Biotech.

What is Biotech? Types of Biotech + More

Biotech Definition

Biotechnology or biotech, utilizes organisms, components of organisms, organism by-products, and other biological systems to produce a product or create a process for industrial applications.

What is Biotech?
Types of Biotech
What is the Difference Between Biopharma and Biotech?
What is Biotech?
BioTech Pillar Page 1

Biotech Overview

The applications of biotechnology span a wide range of industries and use-cases, utilizing various techniques to accomplish goals ranging from creating medication to brewing beer.

One of the ways that biotech companies accomplishes its goals is through the use of DNA technology that sequences, analyzes and arranges DNA to create new biological possibilities. DNA technology facilitates processes like DNA sequencing, DNA cloning, gel electrophoresis and polymerase chain reaction, each accomplishable through either state-of-the-art laboratory techniques or traditional agricultural and culinary methods — many of which have been in existence for hundreds of years.

Biotech practices have uses in not just pharmaceutical research and food production, but also in the production of fuel, chemical manufacturing, breeding for biodiversity, and even the production of hazardous materials and weapons. Accordingly, biotech companies and scientists follow strict protocols regarding testing and analysis, ensuring that products will be used in ethical ways and seek to improve upon the lives and conditions of consumers and the environments they exist within.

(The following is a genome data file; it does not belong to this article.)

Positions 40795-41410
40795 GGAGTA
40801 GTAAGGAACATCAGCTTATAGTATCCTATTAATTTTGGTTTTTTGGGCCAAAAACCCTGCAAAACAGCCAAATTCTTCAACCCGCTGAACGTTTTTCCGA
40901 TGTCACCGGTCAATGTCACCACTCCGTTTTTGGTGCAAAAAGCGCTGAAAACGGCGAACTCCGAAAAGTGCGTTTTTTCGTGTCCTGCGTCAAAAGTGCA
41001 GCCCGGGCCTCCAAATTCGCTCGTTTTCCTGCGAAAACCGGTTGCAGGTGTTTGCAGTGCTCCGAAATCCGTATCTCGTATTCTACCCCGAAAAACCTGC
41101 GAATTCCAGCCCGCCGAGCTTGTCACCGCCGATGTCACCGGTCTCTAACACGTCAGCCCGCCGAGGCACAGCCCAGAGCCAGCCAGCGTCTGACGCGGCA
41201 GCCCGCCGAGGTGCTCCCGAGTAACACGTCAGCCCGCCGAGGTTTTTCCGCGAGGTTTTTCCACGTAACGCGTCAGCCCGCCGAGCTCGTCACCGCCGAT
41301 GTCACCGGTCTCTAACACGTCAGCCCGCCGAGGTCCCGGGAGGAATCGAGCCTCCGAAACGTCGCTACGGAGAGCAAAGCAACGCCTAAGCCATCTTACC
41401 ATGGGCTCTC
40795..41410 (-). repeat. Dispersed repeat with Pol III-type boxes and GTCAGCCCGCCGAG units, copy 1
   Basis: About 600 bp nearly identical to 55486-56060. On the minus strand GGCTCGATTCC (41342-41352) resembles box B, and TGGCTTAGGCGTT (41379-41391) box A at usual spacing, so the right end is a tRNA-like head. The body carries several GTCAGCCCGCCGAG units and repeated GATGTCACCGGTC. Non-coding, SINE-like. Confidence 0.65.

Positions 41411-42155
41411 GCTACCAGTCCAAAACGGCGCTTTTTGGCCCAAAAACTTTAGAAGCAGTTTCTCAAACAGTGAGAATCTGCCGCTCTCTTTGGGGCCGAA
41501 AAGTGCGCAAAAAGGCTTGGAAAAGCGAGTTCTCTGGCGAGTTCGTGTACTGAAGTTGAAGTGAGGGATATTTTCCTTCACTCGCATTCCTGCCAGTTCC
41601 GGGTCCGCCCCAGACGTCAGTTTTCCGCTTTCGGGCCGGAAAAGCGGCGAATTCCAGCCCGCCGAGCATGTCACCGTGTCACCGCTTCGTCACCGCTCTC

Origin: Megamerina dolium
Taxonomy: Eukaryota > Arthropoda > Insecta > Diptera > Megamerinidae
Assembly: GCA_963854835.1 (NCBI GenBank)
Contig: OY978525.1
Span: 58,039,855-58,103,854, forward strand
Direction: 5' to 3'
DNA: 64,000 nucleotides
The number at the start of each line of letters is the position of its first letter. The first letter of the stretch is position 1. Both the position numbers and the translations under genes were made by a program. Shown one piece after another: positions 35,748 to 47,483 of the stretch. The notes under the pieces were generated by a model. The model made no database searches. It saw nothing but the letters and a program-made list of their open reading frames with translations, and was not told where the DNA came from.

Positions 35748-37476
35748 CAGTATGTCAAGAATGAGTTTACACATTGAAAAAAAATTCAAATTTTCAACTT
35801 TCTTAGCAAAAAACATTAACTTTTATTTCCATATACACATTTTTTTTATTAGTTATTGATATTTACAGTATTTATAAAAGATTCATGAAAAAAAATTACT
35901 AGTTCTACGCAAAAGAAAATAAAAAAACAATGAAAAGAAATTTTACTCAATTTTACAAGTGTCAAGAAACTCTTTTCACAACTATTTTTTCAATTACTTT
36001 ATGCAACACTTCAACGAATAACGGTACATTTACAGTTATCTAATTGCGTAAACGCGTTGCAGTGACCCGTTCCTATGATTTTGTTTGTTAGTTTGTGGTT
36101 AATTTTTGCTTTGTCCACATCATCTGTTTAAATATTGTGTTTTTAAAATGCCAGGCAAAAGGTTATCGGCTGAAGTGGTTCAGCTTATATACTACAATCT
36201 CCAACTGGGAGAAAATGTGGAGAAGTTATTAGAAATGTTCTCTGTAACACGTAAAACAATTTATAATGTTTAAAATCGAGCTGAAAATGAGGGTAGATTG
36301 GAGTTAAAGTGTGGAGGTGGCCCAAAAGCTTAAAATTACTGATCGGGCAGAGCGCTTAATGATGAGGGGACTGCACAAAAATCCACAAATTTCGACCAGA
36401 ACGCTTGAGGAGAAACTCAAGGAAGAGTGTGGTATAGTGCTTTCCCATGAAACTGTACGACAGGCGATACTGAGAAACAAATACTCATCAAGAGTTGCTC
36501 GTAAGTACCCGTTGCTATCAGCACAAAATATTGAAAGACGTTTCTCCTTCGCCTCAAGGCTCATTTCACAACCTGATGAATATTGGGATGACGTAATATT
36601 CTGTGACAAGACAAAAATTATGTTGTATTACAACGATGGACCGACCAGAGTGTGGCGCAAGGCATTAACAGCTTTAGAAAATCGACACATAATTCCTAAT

Types of Biotech
Biotech

As mentioned above, biotech occupies a variety of use cases to solve for challenges throughout many industries. To define the needs, capabilities, and ethics involved in each application, biotech companies can be broken down into various categories based on the solutions they seek to create.

Types of Biotech

  • Red Biotechnology
  • Yellow Biotechnology
  • White Biotechnology
  • Green Biotechnology
  • Grey Biotechnology
  • Blue Biotechnology
  • Gold Biotechnology
  • Violet Biotechnology
  • Dark Biotechnology

Red Biotechnology